By Sonya Huber
Writing about pain–describing it–has been said to be an impossible challenge, but participants in the U.S. Pain Foundation’s webinar on writing pain through metaphor have proved that assumption wrong. During the webinar, I shared steps that I used in the writing of the essay collection Pain Woman Take Your Keys, including focusing on a particular pain sensation, describing it with an everyday metaphor, and then carrying that metaphor forward and playing with language in order to further explore and capture the sensation. While this helps a reader without pain to also understand the chronic pain experience, it also helps the writer to know their pain and in some cases to be less overwhelmed by it, as metaphors help us familiarize the pain experience.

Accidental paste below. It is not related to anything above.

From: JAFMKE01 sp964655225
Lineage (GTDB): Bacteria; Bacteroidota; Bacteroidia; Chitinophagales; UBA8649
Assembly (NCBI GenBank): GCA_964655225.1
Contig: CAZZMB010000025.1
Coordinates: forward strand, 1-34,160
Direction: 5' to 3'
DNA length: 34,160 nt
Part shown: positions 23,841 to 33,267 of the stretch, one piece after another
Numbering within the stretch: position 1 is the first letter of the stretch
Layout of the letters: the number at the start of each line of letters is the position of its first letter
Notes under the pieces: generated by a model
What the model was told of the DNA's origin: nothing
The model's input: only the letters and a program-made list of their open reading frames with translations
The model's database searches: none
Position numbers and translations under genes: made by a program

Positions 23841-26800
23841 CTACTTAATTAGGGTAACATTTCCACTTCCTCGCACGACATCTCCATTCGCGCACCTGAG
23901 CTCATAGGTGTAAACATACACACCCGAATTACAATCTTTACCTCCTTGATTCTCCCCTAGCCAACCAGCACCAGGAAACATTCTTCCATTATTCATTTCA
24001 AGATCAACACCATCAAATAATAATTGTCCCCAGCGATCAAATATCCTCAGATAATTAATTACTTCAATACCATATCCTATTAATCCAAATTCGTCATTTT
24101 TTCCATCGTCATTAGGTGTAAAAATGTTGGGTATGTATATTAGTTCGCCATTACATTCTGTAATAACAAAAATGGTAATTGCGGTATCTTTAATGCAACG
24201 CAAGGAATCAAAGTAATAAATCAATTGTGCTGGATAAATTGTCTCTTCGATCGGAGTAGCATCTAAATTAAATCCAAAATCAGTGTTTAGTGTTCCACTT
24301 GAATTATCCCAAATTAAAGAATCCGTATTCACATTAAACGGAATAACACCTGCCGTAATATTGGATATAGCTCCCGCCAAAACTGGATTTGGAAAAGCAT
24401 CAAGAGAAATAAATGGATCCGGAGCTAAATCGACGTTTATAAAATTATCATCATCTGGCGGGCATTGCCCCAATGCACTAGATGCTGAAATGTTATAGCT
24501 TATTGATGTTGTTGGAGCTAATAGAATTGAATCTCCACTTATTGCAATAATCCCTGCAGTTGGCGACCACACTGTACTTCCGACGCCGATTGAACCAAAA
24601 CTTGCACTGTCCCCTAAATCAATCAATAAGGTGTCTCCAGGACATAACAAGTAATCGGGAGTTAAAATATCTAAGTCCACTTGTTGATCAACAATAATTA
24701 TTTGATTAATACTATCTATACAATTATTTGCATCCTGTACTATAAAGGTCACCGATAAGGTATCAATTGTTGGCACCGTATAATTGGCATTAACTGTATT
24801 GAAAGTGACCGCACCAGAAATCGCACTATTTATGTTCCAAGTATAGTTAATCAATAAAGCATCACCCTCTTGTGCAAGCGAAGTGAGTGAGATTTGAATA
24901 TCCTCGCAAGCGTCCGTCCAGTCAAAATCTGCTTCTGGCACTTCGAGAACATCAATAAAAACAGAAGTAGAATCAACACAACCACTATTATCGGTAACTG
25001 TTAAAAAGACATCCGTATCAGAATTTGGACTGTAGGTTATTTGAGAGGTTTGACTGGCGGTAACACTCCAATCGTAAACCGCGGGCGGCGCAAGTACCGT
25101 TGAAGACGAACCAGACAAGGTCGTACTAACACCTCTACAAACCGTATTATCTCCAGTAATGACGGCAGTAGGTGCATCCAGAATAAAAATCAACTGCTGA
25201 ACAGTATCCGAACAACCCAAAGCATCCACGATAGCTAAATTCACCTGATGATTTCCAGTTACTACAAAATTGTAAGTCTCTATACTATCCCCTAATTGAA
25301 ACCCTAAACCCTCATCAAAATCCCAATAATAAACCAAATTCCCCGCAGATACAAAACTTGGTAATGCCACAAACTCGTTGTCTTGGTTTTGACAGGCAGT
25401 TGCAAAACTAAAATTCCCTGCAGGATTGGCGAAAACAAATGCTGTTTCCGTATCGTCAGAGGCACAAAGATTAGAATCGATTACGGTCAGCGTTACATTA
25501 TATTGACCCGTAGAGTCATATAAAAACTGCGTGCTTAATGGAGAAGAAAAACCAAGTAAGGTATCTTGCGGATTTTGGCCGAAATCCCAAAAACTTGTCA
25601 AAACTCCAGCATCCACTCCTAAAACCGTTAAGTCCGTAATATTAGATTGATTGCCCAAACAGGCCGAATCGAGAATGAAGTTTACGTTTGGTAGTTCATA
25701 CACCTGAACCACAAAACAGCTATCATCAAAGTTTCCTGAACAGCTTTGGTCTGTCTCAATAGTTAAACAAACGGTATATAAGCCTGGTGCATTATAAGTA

By Mia Maysack
There’s no limit to the unconditional amount of reasons a person could be in pain: genetics, an accident, injury, or surgery gone array.
Swimming/diving were my passions.
It has been said, fear wasn’t an emotion I demonstrated often – at the age of 3, I would attempt jumping into the deep end on my own accord.
At 10 years old, you could find me spending my waking moments at the neighborhood pool from open – to close. Until bacterial meningitis robbed me of childhood, little could anyone have known that I’d live with head pain forevermore.